I'm One Of Those People Who Believe Supplements Can Make You More Beautiful

4 hair issues you can address with smoothie boosters and those cute little softgels we all love to squish.

Over the past five years or so, I've become a believer. Thanks to working at a beauty magazine and dating someone in the medical field, my opinion of nutritional supplements has done a total 180.

I had written them off. I mean, there are so many different kinds, and the FDA doesn’t regulate them, so who knows if they do any good or are even safe? I figured I'd rather be my mediocre self than take some pills and hulk out and smash everything. Plus I look terrible in green.

Anywho, I can’t say that I have rock-hard proof that they work even now, but I have experienced their magic firsthand.

I mean, if your body naturally makes a certain vitamin or mineral or amino acid, and you’re low in it due to your crappy diet or your crazy lifestyle or whatever, doesn’t it just make sense that replacing these needed “ingredients” could be beneficial?

I can hear some of you snickering, and that’s OK. Not everybody has to climb onto the supplement bandwagon. But, if you’re the more open-minded sort, read on...

Oh, hai! Thanks for staying.

So, anyhow, I have seen some pretty drastic results due to my supplement use. Like the time I got a cherry-red rash all over my body, which I learned was due to niacin. But I’ve also found relief from my lifelong GI issues (I'll spare you the details) thanks to taking probiotics and omega-3 fatty acids.

Bonus: I’ve seen some pretty sweet beauty side effects from my new regimen, too, including longer, stronger nails, brighter skin, and faster-growing hair. SO MANY HAIR BENEFITS.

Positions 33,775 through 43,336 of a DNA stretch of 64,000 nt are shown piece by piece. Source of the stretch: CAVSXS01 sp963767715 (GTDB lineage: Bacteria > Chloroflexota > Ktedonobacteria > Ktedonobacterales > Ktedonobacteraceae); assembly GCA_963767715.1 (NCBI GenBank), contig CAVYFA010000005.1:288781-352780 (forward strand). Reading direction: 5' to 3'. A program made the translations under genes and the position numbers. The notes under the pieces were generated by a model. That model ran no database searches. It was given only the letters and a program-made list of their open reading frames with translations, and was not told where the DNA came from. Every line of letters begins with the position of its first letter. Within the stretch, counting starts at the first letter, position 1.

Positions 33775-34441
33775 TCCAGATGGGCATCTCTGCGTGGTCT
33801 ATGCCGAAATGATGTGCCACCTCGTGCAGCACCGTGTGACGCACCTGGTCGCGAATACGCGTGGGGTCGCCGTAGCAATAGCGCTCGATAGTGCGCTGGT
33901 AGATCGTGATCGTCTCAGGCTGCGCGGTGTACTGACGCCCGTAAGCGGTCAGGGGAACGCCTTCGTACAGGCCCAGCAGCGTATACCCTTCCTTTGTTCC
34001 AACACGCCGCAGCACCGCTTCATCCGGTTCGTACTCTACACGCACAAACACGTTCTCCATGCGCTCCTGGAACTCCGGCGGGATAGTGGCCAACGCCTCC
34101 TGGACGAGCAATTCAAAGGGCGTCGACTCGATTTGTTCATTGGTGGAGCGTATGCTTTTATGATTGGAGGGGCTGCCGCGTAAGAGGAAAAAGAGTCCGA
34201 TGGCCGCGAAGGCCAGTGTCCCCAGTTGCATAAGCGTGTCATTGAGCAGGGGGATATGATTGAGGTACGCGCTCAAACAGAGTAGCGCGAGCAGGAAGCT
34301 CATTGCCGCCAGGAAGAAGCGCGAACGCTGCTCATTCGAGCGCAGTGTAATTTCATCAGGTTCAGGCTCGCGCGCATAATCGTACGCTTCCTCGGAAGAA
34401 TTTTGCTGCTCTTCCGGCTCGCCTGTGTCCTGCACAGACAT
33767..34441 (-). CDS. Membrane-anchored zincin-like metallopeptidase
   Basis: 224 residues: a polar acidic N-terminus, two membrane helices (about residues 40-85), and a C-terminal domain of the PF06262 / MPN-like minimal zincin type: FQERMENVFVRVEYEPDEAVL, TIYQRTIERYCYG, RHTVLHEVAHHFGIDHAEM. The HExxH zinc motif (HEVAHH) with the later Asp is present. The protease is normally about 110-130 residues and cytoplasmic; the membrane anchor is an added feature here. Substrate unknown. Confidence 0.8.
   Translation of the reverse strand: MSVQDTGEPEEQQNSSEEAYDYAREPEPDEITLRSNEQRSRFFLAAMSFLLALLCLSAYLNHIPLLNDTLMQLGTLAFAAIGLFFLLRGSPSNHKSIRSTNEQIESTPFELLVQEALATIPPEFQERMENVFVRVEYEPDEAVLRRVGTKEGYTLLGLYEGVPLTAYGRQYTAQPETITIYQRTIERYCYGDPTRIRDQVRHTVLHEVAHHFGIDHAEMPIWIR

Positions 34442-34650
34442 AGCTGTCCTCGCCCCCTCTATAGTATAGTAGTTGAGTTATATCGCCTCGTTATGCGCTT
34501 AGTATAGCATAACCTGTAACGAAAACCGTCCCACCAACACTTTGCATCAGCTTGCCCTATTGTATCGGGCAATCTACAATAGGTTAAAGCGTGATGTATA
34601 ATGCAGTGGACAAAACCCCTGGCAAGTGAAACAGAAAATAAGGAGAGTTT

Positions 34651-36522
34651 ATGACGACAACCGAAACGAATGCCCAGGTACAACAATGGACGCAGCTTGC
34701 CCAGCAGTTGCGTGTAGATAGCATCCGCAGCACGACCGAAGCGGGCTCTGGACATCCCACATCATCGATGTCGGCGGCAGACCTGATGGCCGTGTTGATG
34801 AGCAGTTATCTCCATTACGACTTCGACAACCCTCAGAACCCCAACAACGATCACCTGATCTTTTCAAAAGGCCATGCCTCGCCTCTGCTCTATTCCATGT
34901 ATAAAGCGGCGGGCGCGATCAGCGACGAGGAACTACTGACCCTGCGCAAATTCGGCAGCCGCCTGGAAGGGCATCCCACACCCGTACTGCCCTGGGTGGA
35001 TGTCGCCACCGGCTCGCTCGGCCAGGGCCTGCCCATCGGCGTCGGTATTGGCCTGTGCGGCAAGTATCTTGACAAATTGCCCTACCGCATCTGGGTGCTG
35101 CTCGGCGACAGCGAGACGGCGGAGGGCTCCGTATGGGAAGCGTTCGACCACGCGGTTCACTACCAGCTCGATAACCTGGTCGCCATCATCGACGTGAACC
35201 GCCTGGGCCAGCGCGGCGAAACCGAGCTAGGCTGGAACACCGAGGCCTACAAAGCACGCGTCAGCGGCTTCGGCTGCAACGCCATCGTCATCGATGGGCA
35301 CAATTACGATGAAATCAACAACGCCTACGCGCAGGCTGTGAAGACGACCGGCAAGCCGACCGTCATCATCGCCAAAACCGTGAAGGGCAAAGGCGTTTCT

(Duh disclaimer: Always talk to your doctor before taking new supplements in order to avoid contraindications.)


Try gamma linolenic acid (GLA). There’s been a lot of buzz lately about this particular omega-6 fatty acid for its wide-ranging health benefits. It has anti-inflammatory properties, encourages the production of prostaglandins (that's a good thing) and ultimately helps hair and nails grow healthy and strong.

GLA is supposed to be most effective when taken orally versus topically. It's found in borage oil, black currant oil and evening primrose oil, which is also great for casting spells on exes.


Want hair down to your butt? (Game of Thrones has that effect on me, too.) Throw some protein into your smoothies. Hair is 88% protein, so increasing your intake can help new hair grow stronger and remain attached to the follicle longer.


Get more vitamin B complex. This group of vitamins is like the Super Friends of supplements. They help regulate bodily functions and chemical reactions throughout your entire system.

Specifically, vitamin B2 (riboflavin), vitamin B5 (pantothenate) and vitamin B7 (biotin) have been shown to boost hair thickness and growth, whereas deficiencies in these can lead to severe or gradual loss.


Take some ginkgo biloba, a natural antibacterial that can help fix gnarly imbalances in the scalp. Because it promotes circulation, it also helps stimulate growth at the follicular level and aids in supplying the scalp with nutrients. Thus, it’s known not only for nixing dandruff but creating thicker hair, too.


For hair that’s long, thick, shiny and strong--all from one supplement--many women (and men) turn to Viviscal. Full disclosure: I haven’t used it. (It’s about $50 for one month.) But, supposedly, it’s the go-to product for celebrities and models looking to repair their hair after excessive styling damage. The formula combines vitamin C, horsetail extract, biotin, zinc, iron and a proprietary complex called AminoMar.

Have any of these supplements worked for you? Or do you think the whole thing is baloney?